Brendan Toole as John, the Bastard Prince in <i>Much Ado About Nothing</i>. Photo © Nicola Macindoe.

Brendan Toole as John, the Bastard Prince in Much Ado About Nothing. Photo © Troy Kent.

Brendan Toole as the malcontent, malicious John, the Bastard Prince, was a scheming almost-pantomime villain, and one could have easily imagined him twirling his moustache in glee if only it extended slightly further out from his face. But Toole coloured that depiction with moments of genuinely touching emotion – when telling Claudio and Don Pedro of Hero’s faithlessness you almost believed that he was sad to be revealing the news; later, when Hero is thought dead, we saw John steal away from the scene of his crimes, and walking past Hero’s body there was a moment of regret, Toole movingly playing the wordless scene.

Special mention must be made of Nick Wright as Don Pedro, whose easy charm and winning confidence sets much of the tone in the first act. Wright was assured in his performance, and delivered his lines with confidence and mastery of the language. Indeed that comment could be made about most of the cast, who belied their youth and inexperience by demonstrating total confidence in Shakespeare’s language, especially commendable in a play that relies on wordplay and rapid-fire badinage to drive it. Many more experienced actors struggle with the balance between respecting Shakespeare’s iambic rhythms and finding their own meaning in the works, but this cast managed it with great aplomb, a credit to the actors, the director, and Dramaturg Emily Dzioba.

In the program notes, producer Louk writes that this production was borne out of the frustration and devastation of COVID, and the number of talented early-career theatre practitioners who had emerged from their training to find next to no opportunities to play their wares. It speaks volumes of the entire cast and creative team that this production was so joyous, charming and polished, despite the slings and arrows that they have all had to endure over these past two years.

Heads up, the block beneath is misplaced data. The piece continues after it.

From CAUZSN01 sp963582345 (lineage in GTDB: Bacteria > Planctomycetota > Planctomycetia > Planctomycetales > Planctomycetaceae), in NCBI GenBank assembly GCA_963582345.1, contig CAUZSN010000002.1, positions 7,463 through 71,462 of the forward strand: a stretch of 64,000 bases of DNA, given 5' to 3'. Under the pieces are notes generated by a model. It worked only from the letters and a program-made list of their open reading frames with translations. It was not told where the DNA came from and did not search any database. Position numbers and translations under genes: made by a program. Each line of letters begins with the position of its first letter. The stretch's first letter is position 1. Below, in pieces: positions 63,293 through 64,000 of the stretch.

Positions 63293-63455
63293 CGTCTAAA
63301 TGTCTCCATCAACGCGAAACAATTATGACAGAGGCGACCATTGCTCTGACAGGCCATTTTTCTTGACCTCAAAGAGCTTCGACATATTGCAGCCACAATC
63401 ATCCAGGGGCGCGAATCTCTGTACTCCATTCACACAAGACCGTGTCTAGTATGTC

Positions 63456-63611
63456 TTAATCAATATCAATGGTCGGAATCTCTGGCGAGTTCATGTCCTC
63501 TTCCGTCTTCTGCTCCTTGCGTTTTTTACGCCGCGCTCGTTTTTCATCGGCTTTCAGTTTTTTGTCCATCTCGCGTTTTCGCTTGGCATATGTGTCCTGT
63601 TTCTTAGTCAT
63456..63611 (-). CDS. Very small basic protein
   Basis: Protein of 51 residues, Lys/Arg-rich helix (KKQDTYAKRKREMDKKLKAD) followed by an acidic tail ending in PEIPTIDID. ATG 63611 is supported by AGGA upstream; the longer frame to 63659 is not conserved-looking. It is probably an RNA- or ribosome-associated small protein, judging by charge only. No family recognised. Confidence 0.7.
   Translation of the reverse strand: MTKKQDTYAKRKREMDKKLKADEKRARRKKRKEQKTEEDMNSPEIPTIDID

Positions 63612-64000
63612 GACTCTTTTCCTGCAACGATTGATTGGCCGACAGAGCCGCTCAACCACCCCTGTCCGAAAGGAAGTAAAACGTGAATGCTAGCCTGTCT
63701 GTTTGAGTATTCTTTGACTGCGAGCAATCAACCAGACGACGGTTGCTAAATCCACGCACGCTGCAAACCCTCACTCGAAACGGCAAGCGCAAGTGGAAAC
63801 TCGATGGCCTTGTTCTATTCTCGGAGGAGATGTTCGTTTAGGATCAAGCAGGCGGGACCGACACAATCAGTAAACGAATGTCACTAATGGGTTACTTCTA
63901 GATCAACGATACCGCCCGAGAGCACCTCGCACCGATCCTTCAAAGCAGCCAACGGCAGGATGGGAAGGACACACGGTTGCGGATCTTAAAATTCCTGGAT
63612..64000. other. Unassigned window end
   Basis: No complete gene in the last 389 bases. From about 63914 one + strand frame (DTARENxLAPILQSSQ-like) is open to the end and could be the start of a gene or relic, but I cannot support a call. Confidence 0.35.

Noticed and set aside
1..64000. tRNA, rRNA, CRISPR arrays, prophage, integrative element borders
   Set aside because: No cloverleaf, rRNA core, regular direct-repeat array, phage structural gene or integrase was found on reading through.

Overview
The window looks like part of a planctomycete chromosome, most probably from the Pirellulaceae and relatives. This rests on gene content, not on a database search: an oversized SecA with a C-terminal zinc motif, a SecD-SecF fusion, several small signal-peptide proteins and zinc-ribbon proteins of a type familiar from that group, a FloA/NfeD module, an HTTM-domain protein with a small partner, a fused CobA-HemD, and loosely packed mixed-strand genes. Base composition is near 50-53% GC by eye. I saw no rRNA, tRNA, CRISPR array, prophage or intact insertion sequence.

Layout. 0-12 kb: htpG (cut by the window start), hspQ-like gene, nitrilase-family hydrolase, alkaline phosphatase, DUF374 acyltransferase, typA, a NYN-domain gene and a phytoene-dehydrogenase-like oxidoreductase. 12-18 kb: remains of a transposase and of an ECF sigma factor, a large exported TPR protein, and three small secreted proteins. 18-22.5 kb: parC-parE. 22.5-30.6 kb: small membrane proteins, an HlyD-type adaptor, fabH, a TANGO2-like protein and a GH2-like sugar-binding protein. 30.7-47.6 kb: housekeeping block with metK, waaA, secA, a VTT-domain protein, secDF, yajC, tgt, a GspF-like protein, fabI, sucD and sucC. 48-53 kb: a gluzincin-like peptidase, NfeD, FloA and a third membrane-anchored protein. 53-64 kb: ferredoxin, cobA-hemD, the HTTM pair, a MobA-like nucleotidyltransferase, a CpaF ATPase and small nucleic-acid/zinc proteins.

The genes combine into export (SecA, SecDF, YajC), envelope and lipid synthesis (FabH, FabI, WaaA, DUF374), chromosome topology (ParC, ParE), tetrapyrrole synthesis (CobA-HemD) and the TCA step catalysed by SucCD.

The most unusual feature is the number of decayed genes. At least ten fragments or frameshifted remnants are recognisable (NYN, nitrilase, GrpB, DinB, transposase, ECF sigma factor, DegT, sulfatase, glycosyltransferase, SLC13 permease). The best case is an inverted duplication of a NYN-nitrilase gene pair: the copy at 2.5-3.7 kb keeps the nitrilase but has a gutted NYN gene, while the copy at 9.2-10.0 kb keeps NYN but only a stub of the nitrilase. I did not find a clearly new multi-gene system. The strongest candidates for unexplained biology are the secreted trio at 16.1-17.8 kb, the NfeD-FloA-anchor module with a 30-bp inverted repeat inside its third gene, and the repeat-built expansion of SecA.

There were a few imperfections here and there, and some moments where the in-the-round staging made it hard to hear or see precisely what was going on. At times the energy teetered on too much of a good thing – Shakespeare’s comedies have the mania and intensity built-in, so sometimes less can indeed be more – but the cast maintained such infectious energy and winning charm that one could forgive such minor quibbles. If this is the next generation of theatre makers in Sydney, the artform is in excellent hands.


Much Ado About Nothing plays at Flow Studios, Camperdown, until 7 May, 2022.

Refer a friend